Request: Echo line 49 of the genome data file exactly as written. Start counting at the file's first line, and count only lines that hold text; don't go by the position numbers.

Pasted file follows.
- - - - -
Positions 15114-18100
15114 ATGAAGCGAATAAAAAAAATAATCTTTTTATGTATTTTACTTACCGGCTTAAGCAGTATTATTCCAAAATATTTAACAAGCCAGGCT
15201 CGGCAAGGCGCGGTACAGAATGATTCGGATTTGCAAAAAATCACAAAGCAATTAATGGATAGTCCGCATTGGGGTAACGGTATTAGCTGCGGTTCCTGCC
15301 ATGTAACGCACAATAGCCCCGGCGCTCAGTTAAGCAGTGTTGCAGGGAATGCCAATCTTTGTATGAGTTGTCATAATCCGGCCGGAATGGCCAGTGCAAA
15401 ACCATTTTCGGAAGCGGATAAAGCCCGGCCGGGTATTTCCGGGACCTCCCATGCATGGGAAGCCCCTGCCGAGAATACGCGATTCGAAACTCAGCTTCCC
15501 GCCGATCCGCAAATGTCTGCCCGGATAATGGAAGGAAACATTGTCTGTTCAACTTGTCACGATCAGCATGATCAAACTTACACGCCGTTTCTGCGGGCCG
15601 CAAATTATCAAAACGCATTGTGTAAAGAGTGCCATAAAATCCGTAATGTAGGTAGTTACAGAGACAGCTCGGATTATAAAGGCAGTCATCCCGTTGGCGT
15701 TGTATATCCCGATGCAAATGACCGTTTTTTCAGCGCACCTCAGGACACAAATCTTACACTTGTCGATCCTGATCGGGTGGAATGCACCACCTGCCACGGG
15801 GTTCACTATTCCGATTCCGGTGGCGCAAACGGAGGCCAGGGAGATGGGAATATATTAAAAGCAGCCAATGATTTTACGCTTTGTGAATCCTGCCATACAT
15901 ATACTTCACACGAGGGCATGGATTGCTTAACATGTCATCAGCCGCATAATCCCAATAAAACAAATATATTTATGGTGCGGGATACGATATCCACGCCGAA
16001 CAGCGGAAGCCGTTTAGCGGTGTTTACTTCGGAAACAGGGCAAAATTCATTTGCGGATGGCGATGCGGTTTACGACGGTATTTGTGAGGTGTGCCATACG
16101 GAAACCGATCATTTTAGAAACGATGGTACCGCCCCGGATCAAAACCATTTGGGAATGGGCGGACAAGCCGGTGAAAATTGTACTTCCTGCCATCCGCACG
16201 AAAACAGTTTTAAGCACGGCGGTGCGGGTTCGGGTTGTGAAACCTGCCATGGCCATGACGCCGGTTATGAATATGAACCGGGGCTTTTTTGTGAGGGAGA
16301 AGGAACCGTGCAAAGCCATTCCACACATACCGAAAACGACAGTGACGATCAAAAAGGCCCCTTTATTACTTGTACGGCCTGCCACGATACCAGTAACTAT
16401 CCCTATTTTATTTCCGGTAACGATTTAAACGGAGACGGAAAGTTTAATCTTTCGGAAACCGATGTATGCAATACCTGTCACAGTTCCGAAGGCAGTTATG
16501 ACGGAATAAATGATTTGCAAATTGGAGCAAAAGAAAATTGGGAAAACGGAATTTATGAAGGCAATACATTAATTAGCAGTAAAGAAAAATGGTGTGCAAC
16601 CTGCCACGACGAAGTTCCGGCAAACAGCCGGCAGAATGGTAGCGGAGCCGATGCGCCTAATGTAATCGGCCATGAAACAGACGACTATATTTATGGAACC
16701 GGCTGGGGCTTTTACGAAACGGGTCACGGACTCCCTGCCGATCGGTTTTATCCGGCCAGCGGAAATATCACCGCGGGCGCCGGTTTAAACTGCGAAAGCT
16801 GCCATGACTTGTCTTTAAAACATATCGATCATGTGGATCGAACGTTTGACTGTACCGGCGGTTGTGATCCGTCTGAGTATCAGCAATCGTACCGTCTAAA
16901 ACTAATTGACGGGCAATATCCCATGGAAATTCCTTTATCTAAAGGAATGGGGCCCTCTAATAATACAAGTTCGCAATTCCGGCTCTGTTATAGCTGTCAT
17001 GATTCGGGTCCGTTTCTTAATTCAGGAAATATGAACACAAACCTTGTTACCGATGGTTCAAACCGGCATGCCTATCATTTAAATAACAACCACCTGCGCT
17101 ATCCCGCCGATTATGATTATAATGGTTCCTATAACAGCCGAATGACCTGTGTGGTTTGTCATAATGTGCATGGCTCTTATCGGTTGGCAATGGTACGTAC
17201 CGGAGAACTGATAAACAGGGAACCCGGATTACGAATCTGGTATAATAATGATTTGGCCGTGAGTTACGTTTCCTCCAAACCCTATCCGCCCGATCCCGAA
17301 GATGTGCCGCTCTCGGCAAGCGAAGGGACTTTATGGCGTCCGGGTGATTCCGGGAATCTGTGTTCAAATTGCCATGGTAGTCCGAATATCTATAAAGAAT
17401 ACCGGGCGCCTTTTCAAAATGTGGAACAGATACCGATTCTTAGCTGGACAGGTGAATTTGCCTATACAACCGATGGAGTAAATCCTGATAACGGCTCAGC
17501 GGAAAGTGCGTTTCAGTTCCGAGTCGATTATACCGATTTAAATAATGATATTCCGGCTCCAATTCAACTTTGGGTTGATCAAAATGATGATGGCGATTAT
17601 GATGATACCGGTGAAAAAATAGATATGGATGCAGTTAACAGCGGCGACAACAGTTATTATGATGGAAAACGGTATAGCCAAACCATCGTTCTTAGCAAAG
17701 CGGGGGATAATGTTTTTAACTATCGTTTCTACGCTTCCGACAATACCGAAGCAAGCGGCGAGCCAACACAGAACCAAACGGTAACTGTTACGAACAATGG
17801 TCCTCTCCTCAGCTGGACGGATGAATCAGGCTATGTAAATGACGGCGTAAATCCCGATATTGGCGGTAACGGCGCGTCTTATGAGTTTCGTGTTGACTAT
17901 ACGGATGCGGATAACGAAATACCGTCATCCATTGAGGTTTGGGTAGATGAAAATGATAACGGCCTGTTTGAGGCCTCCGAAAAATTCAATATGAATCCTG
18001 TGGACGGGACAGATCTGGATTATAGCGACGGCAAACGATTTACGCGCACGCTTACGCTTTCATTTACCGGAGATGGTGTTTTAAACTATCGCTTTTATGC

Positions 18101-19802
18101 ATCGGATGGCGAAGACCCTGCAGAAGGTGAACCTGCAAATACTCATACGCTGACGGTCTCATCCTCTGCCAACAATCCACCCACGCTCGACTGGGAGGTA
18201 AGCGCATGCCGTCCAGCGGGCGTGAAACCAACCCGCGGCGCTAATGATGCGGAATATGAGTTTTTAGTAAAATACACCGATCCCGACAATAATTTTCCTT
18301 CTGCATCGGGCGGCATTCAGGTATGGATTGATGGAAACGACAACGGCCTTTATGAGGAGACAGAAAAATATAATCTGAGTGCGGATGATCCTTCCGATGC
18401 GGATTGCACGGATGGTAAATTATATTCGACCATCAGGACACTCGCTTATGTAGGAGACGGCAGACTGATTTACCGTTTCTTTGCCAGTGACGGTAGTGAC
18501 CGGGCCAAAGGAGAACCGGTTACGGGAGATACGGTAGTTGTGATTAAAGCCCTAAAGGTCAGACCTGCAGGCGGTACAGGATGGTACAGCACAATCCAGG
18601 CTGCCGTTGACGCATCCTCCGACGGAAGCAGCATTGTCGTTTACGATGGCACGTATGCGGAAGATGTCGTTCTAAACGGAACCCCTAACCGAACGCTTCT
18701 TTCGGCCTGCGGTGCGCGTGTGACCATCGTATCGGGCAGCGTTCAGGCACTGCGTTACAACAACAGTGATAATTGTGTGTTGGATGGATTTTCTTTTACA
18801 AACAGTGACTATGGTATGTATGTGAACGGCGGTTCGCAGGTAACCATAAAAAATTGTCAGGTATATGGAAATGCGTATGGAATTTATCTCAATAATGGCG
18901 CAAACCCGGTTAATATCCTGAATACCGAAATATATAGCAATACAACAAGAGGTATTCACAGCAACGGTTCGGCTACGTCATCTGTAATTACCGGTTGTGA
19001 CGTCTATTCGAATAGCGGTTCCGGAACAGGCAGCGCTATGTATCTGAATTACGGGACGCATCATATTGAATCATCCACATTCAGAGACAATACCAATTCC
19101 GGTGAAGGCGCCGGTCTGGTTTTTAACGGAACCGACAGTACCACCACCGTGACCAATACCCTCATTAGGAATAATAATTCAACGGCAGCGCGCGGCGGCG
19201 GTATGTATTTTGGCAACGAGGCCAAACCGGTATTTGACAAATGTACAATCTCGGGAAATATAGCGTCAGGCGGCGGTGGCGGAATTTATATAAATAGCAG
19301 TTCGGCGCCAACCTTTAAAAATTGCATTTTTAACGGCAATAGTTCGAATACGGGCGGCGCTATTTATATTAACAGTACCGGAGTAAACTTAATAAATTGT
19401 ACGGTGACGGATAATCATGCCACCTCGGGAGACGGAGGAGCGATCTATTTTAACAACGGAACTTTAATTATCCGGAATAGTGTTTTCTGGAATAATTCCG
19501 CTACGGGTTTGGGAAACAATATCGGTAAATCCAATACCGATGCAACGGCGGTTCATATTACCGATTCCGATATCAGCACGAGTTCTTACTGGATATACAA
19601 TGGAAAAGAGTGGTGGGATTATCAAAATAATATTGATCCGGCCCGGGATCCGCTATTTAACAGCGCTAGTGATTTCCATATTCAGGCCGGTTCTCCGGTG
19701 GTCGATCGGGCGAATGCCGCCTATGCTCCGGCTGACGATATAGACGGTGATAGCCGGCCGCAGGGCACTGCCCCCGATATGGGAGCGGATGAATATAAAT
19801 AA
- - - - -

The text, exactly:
19701 GTCGATCGGGCGAATGCCGCCTATGCTCCGGCTGACGATATAGACGGTGATAGCCGGCCGCAGGGCACTGCCCCCGATATGGGAGCGGATGAATATAAAT